September 20th, 2012 Headsman
On this date in 1763, the mestiza Philippines national hero Maria Josefa Gabriela Carino Silang was captured and summarily hanged — along with a number of the soldiers she had led against the Spanish.
Said enemies were the Spanish colonial authorities, whom Diego and his helpmate Gabriela had raised revolt against and with an army wielding homemade muskets and blowguns, driven from the capital of Ilocos Sur. It was Great Britain’s occupation of the Philippines during the Seven Years War that opened the opportunity for the rebellion: the British even appointed Diego Silang governor of the province his army was in the process of conquering. They just didn’t actually help him.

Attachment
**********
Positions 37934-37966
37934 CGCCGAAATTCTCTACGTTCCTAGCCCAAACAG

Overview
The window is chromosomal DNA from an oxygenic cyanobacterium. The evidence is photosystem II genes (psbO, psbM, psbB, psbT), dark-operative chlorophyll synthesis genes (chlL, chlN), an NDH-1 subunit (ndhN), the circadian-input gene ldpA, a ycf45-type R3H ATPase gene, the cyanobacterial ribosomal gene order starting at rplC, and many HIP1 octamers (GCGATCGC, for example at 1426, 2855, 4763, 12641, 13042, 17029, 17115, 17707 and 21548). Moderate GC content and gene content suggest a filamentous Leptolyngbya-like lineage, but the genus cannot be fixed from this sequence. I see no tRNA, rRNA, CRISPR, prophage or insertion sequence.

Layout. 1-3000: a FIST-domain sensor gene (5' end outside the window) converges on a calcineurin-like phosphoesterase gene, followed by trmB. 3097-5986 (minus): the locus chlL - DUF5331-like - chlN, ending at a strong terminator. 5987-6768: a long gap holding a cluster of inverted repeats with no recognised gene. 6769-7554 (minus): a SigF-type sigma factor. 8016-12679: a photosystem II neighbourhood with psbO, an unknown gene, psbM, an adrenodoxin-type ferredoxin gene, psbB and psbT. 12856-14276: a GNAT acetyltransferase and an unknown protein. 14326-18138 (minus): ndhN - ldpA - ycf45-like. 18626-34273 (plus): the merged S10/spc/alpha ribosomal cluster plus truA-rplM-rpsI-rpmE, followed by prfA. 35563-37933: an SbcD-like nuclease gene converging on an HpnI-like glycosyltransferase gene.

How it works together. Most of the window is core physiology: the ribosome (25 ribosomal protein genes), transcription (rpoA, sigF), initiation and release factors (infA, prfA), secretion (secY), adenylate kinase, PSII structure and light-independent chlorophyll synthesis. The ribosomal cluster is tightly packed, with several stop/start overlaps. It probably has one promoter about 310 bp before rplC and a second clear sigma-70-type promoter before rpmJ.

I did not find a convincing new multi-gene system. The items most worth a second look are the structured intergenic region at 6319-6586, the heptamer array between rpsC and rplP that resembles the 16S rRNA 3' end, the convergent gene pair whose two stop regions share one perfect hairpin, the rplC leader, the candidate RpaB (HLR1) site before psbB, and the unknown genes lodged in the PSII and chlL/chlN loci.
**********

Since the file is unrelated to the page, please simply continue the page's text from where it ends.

Spain’s assault on the rebels, once organized, was sufficiently overwhelming to drive Gabriela Silang out of the city of Vigan, and then to repel her counterattack — the occasion for her capture and her death.
Gabriela Silang is memorialized in a number of monuments and place names in the Philippines; the women’s organization GABRIELA also engineered its acronym to pay tribute to her.
Also on this date
- 2006: Clarence Hill, former last-minute reprieve beneficiary
- 1586: Anthony Babington and fellow plotters, Walsingham'd
- 1918: The 26 Baku Commissars
- Themed Set: Counterrevolution
- 1803: Robert Emmet, "let no man write my epitaph"
Entry Filed under: 18th Century,Arts and Literature,Capital Punishment,Death Penalty,Execution,Famous,Guerrillas,Hanged,History,Martyrs,Mass Executions,No Formal Charge,Occupation and Colonialism,Philippines,Power,Revolutionaries,Soldiers,Spain,Summary Executions,Treason,Wartime Executions,Women